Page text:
I was involved with some of the airborne blasts in N.M. and Nevada ranges.

From the 50's until we stopped around 1990, the US was averaging 13 stateside nuc blasts each year. Since then we only do overseas testing.



... the reason the east & northeast has such high cancer rates, is because of the Nevada testing done in the 1950's. Supposedly, the wind would have carried everything over going east. The rain & snow dropping it to the ground, the cows eating the grass, people in turn drinking the milk. What about it falling on all of our farms along the way, again we turned around and ate that food, drank the milk, etc.
Hold on. I want to make sure that I understand you.

Fallout from Nevada;
skipped Utah and Arizona;
flew past Colorado and NM;
then flew over Kansas, Oklahoma and Texas;
continued over Missouri, Arkansas and Louisiana;
it all stayed at high altitude as it flew past Kentucky, Tennessee, Mississippi, and Alabama;
and only then did any of it settle.

Plus some it stayed up in the stratosphere and hiked 600 miles North up into the NorthEast states where it settled up here?

All of this happened without raising any of the background radiation levels?

No detectable radiation was detected anywhere along the East Coast from those hundreds of nuc tests; but it contaminated the milk?

And the proof of this, is that even while there is no higher radiation levels, but that having a 0.001% higher chance of getting cancer proves it?

I am not sure that I agree.



... In addition, even when the regular testing stopped, they continued to do underground testing... With the exception of Washington, Oregon & California, ...
Why skip the West Coast?

Keep in mind that most of our nuc testing has been done at sea, in the Pacific Ocean, where the wind blows onto the West Coast. The West Coast gets it first.

Which could explain why the West Coast has such high than average cancer rates.



... everything to the East, North, South of Nevada got hit, during the testing. If people are worried about Fukushima coming over in the air, we would all be affected by what happened inside our own country, right?
And the thing with cancer, is that depending on the amount one receives, your particular genes, family history, diet, it can take a short or longer period of time. Some of the people getting a direct hit, lets say in Utah have already passed away. Whereas others further away lived a bit longer. So, what do you think of this possibility?
There remains on average a 1/2 of 1% chance of anyone in the US dying from cancer.

Each of us has a much higher chance of dying from a vehicular accident.

Granted the cancer rates do vary from state to state. 0.001% variations do occur from one state to another.

However the odds that you slip in your bathtub, hit your head, crack your skull and die is a much higher probability.



... Regarding the East coast, what about Three Mile Island, didn't that affect the entire area?
TMI is closely watched by the DOE and by independent watchdog groups.

If the teams onsite had been allowed to fix it, the entire outage would have been less then one week, and the site would have been producing power again. Nobody would have received any radiation beyond the Federally allowed limits. However the media got into it, and politicians got into it, and the response teams were not allowed to respond.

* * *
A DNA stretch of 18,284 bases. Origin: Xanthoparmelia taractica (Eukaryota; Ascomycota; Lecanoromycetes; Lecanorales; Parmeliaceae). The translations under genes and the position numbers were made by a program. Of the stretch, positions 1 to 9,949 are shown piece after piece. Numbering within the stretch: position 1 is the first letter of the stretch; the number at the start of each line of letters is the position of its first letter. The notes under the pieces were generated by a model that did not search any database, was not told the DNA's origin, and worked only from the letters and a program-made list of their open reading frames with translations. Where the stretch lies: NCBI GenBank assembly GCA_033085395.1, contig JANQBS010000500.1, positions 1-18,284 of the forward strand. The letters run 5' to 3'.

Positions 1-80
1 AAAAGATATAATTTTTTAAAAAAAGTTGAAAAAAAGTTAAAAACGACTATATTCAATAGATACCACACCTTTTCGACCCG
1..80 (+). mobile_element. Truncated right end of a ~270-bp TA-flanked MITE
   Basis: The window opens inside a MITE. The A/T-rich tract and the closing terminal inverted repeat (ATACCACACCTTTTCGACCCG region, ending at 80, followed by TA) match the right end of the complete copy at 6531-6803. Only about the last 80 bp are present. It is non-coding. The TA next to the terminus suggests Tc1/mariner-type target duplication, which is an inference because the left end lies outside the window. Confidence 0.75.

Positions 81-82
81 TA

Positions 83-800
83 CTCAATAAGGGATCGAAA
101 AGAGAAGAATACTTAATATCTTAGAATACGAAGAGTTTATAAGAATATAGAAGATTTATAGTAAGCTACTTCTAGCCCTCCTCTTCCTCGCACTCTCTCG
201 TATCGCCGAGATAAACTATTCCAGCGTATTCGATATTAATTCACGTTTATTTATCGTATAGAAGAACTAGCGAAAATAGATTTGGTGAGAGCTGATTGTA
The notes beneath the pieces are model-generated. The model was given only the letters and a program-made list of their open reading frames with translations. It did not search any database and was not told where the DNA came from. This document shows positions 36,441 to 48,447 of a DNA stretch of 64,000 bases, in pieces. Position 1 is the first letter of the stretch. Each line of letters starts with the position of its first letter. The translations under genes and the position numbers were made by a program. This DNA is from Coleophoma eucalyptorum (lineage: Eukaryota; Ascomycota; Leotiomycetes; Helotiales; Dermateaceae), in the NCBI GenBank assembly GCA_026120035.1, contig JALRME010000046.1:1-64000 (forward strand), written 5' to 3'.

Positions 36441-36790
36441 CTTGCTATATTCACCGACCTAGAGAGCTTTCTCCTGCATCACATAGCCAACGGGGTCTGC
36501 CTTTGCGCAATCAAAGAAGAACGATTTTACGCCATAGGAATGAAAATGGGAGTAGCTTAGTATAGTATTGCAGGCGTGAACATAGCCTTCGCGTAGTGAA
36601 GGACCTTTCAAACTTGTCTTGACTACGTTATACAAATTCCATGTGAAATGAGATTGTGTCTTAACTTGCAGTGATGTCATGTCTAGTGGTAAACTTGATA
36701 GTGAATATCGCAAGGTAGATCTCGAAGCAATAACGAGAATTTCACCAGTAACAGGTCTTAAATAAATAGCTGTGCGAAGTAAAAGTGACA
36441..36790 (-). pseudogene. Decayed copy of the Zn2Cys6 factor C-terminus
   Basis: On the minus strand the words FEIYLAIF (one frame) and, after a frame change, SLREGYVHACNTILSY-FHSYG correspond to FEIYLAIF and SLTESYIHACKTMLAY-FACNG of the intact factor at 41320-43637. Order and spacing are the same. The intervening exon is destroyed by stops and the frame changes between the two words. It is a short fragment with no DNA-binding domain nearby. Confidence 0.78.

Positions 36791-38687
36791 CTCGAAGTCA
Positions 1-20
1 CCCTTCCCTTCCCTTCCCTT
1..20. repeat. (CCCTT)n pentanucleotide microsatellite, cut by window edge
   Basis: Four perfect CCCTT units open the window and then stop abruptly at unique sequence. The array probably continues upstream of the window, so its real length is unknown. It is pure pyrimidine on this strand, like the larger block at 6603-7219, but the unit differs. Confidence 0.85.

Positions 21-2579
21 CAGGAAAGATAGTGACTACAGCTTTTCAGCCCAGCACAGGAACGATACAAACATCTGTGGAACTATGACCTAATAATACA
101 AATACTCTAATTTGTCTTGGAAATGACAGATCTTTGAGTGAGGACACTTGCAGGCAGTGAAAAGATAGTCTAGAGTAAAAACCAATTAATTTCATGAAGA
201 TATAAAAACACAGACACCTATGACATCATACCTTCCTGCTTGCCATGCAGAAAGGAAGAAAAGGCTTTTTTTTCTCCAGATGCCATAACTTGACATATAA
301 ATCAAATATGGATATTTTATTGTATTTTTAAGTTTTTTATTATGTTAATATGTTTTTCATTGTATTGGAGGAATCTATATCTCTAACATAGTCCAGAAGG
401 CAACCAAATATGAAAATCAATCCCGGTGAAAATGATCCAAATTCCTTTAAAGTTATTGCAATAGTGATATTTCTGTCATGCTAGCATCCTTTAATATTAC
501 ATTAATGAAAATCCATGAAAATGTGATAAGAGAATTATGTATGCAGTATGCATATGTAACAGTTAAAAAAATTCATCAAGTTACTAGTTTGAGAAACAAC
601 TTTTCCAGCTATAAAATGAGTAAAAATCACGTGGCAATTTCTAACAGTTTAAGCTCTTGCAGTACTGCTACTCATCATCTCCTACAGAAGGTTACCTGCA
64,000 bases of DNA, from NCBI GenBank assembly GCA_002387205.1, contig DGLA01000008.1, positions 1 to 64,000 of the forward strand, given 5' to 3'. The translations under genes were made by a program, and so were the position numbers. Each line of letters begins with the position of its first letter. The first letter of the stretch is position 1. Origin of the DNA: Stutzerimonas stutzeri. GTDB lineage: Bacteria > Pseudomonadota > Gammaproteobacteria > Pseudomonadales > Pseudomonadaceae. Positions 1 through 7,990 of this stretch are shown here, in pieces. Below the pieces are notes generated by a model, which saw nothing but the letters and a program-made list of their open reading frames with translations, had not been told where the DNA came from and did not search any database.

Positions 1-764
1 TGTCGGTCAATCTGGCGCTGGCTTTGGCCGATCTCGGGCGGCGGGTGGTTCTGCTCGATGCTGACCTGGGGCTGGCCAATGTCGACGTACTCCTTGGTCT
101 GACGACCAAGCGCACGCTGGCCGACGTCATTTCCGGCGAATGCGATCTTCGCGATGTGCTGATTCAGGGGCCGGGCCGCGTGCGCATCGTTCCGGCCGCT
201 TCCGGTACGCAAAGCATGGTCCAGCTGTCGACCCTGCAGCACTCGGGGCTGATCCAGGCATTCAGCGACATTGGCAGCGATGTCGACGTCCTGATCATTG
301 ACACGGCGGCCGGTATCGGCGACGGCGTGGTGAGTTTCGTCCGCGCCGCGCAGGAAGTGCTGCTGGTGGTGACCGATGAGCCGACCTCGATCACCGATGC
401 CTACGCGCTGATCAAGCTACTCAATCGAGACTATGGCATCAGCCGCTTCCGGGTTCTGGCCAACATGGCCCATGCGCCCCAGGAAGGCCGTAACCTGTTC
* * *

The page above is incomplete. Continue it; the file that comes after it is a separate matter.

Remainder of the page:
During my AD career I did have opportunity to know some of those guys. They were really upset they were never allowed to fix the plant.

TMI goes on as a monument to the errors of our media and our politicians, and their efforts to stop industry.

Yes TMI has effected our entire culture.



May God bless you.
 

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Discussion Starter · #19 ·
Thanks & question?

Hi ForestB.


I will try answering this later on. I have to look for a map so I can show you where I got this form.
If you ever get info. on what I asked you, please remember to either post it
or send me a message. Thank you!


But, I wanted to ask you since you mentioned that the West Coast has higher
cancer rates, could you please tell me which states & or areas have the most/the least amounts of cancer?

For example, does Northern California have more than Southern CA, or does
Washington state have the most. Or is Oregon the leader, etc.
Could you please clarify this for me.
May God bless you as well.
Many thanks for such a great post!:thumb:




No, I do not.





I used to know many nuclear personnel. Most of them are readily familiar with the data you seek.

I was a crewmember on 3 nuc subs during my career, and I was around it. But I am not a nuc operator. While I lived within 100 foot of a power plant, and slept between nuc warheads it really is not my field.

I was involved with some of the airborne blasts in N.M. and Nevada ranges.

From the 50's until we stopped around 1990, the US was averaging 13 stateside nuc blasts each year. Since then we only do overseas testing.





Hold on. I want to make sure that I understand you.

Fallout from Nevada;
skipped Utah and Arizona;
flew past Colorado and NM;
then flew over Kansas, Oklahoma and Texas;
continued over Missouri, Arkansas and Louisiana;
it all stayed at high altitude as it flew past Kentucky, Tennessee, Mississippi, and Alabama;
and only then did any of it settle.

Plus some it stayed up in the stratosphere and hiked 600 miles North up into the NorthEast states where it settled up here?

All of this happened without raising any of the background radiation levels?